A Byron Bay couple have opened up about how they potty-trained their daughter at two weeks old – and shared their advice for others wanting to do it too.
Montana Lower and Tom Linwood posted a video to YouTube that shows how they used the “elimination communication” method with their daughter Blue.
Watch the parents talk about toilet training their baby in the video above
In the video they say Blue, now 15 months old, goes to the toilet just like them and hasn’t done a nappy poo since she was two weeks old.
The couple says they have saved a fortune from not having to buy nappies.
“It is listening to your baby for when they want to go to the toilet and taking them to the toilet instead of going in their nappy,” Montana says in the video.
“Every mum knows when their baby is hungry and they have cues for that and they have the same cues when they need to go to the toilet,” Tom adds.
“It’s just about listening and watching for it.”
Montana says she thought “elimination communication” sounded “a bit crazy” at first, but the couple decided to give it a try because it could save them money and be better for the environment.
Tom says nappies are a “luxury item,” with the couple pointing out that disposable nappies have only been available for the past 50 years or so.
“Babies are born with no preconceived knowledge about how to go to the bathroom, so if we don’t teach them to go in their nappy, then we don’t have to unteach them,” Montana says.
“So it makes sense to straight up say, we go to the toilet this way.”
The couple said it was easier to start elimination communication in summer when kids are wearing fewer clothes that need to be peeled off before a baby does its business.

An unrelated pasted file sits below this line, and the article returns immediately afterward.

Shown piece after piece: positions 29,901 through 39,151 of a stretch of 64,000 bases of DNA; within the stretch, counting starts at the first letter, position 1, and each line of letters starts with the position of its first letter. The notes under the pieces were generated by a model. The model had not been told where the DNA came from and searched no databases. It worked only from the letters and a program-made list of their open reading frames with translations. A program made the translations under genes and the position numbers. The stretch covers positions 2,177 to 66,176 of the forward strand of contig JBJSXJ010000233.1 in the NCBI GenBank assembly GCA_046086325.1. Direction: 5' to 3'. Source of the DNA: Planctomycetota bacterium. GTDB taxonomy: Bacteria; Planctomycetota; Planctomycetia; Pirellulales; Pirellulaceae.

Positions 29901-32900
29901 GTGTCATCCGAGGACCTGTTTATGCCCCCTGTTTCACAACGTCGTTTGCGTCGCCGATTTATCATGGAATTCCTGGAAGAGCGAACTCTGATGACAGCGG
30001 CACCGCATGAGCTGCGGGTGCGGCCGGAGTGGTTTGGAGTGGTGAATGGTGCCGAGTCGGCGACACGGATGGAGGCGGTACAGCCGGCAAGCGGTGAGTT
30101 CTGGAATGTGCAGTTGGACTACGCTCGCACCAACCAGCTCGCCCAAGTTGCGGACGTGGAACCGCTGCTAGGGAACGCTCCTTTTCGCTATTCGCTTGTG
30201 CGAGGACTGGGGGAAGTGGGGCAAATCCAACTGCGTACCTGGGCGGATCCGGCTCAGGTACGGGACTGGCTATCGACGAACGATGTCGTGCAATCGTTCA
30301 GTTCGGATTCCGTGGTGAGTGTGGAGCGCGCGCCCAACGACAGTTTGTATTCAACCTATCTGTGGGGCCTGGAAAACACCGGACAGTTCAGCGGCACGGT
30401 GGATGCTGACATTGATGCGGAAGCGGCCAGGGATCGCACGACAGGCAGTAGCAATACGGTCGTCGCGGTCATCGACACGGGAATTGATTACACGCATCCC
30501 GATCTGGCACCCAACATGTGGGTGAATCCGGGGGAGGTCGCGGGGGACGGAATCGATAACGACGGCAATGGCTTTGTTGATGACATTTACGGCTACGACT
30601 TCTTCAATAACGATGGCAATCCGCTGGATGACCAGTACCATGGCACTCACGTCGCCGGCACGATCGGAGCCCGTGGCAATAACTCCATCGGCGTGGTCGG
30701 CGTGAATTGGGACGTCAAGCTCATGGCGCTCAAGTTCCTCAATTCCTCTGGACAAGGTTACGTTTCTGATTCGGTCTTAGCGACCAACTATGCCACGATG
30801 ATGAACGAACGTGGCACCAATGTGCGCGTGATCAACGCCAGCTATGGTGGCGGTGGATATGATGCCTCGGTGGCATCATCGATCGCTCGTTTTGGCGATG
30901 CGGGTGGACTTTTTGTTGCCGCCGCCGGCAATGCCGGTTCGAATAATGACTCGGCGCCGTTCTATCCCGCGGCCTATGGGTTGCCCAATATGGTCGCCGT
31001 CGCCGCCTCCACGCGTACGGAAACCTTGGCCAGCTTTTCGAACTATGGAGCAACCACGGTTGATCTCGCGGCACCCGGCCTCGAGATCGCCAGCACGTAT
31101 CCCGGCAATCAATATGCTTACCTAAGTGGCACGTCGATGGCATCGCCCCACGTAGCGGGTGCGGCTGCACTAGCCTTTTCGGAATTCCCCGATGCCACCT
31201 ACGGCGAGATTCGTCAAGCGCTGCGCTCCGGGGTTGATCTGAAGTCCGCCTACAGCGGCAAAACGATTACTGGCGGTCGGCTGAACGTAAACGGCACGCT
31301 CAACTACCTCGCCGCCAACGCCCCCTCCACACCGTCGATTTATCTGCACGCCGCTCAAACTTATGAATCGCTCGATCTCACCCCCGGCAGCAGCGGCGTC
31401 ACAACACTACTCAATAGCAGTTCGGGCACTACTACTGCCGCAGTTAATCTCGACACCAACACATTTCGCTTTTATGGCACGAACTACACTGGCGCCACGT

“We started off with a Tupperware container,” Montana says.
“This is also really good to put in the boot in your car when you’re out and about so you can pull over any time and chuck the baby on the toilet.”
Montana says it took only one full day to teach Blue how to go to the toilet in the Tupperware container.
“Then it was up to us to read the signs,” she says.
She says Blue was regularly using the Tupperware potty by the time she was two weeks old.
“It blew our minds,” Montana says.
The couple shares their life living on a bus to their 213,000 followers.
In one Instagram post, Montana points out that elimination communication hadn’t been all smooth sailing, admitting there have been a few “hits and misses” along the way.
She says the first six months were easy because Blue was “a baby potato and her signs were really obvious.”
“At 6 months old she started to crawl and papa had a knee reconstruction leaving him bedridden,” she writes.
“Being a working mama and still pretty fresh postpartum I didn’t have the energy to focus on her potty time.
“We momentarily switched to ‘eco-friendly’ disposables to lighten the load and I did notice that slow her ‘progression’ down.
“We got back on the wagon when papa was up and walking and were going really well until Blue turned 1 and started walking.
“Walking led to a whole new world of discovery and distraction.
“So we had more misses for a month or so until things levelled out again.”
In another Instagram post, Montana says she doesn’t regret the time and effort put into potty training Blue using elimination communication.
“Will I regret the time and energy we have put into the development of our baby (when) I now see her thriving not only with potty independence but empowerment in all elements of her life in ways I was taught to never think possible? Never,” she writes.